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Despite Job Growth, Voters Focus On Stagnant Wages

NPR's Scott Simon talks to columnist Megan McArdle of Bloomberg View about what voters really want from the U.S. job market.

Workers Say Employers In Ailing Atlantic City Hold All The Cards

A bankruptcy judge has approved pay benefits cuts for workers at the ailing Trump Taj Mahal casino. But in the city's grim job market, better-paying opportunities elsewhere are few and far between.

To Lure Investors, China Links Its Two Giant Stock Markets

Chinese investors will now be allowed to directly buy stock in Hong Kong and foreign investors will be able to do the same in Shanghai. Its a small move with big implications.

As Casinos Fold, Stakes Are High For Atlantic City Transformation

Atlantic City, N.J., once synonymous with gambling, is reeling from the failure of several big-name casinos. Officials hope they can revive the city by recasting it as the Las Vegas of the East Coast.
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Is D.C. Transforming From A Government Town Into A Tech Hub?

Washington, D.C. is generating all sorts of buzz for its growing tech sector. Just don't try to compare it to Silicon Valley.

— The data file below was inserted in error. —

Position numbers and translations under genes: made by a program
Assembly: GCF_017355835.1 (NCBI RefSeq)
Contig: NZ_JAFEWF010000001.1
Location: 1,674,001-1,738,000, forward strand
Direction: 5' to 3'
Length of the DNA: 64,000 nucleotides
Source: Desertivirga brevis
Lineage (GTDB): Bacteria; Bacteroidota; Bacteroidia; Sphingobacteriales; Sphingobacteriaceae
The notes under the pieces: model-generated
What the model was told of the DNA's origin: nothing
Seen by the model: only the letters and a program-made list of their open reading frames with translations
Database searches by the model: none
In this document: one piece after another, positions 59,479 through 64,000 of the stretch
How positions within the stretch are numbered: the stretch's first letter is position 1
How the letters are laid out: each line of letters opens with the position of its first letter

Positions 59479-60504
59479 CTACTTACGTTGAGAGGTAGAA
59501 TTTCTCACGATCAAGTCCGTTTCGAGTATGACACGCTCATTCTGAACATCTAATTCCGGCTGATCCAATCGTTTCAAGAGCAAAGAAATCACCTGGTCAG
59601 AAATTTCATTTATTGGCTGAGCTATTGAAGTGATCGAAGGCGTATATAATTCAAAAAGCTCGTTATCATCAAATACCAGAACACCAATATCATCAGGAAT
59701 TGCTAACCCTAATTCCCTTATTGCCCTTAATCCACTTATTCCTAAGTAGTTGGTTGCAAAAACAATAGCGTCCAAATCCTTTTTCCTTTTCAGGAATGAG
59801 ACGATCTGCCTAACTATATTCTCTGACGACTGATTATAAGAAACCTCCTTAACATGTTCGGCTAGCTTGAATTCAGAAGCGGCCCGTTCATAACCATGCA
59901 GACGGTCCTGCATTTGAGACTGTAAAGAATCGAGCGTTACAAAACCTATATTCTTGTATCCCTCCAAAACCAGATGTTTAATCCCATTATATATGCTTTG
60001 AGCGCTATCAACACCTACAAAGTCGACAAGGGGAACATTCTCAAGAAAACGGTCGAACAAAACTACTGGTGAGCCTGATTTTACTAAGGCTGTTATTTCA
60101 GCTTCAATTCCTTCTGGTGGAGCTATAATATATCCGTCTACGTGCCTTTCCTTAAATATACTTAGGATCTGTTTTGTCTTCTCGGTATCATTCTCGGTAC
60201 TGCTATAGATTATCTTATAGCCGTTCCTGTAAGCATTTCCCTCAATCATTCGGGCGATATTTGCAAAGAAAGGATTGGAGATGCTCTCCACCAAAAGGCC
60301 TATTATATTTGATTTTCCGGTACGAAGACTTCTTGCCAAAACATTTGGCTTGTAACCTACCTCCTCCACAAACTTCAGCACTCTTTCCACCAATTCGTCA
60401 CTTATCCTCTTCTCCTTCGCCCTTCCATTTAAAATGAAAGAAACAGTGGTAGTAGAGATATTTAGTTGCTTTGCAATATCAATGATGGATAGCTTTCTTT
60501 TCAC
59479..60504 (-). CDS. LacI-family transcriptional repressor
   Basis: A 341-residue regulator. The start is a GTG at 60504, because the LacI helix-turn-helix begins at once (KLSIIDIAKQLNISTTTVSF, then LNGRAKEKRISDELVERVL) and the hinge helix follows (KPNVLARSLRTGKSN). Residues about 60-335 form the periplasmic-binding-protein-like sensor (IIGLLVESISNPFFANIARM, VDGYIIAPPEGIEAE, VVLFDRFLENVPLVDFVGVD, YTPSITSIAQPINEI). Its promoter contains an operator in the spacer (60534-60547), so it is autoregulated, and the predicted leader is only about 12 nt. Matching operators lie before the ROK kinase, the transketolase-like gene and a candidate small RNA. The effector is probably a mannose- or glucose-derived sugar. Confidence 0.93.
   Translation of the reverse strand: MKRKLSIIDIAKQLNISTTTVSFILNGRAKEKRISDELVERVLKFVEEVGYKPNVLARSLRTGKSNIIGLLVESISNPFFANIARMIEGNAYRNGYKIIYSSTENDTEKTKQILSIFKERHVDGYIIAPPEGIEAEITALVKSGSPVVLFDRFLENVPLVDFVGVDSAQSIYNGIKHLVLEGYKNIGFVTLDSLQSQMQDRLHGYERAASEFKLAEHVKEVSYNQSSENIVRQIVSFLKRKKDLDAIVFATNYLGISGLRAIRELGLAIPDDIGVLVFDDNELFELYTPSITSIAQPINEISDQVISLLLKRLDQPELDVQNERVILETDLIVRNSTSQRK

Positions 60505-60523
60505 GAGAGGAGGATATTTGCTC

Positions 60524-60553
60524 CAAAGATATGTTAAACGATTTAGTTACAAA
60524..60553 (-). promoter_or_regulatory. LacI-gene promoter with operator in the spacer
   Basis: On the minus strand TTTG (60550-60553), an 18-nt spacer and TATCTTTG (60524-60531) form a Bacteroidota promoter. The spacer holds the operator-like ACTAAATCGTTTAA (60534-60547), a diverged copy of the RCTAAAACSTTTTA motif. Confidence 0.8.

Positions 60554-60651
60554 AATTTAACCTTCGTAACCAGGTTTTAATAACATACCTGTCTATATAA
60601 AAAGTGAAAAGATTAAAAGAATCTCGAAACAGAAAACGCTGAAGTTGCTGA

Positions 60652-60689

Congress Will Vote On Keystone XL Pipeline, With An Eye On Louisiana

The two bills' sponsors — Sen. Mary Landrieu, D-La., and Rep. Bill Cassidy, R-La. — are heading toward a runoff election next month.

Treasury Secretary: Boosting World Economy Requires 'Tough Decisions'

Robert Siegel talks with U.S. Treasury Secretary Jack Lew ahead of the G-20 summit in Australia. If Asia and Europe don't pick up some economic steam, Lew says, it could spell trouble for the U.S.

Banking Giants Settle Currency Manipulation Charges

Six banks, including Citigroup, Bank of America and J.P. Morgan Chase, will pay regulators more than $4 billion to settle charges they manipulated the currency exchange market to boost profits.

As U.S. Leads Growth, It Wants Others To Step Up

U.S. Treasury Secretary Jack Lew has a message for the leaders of other advanced economies: You have to shape up! The global economy is relying too heavily on just the United States for growth.

Big Banks Will Pay $4.25 Billion In Fines Over Currency Manipulation Charges

U.S. firms Citigroup and JPMorgan Chase will pay the largest fines, around $1 billion each, to settle civil charges that they colluded to manipulate the foreign exchange market.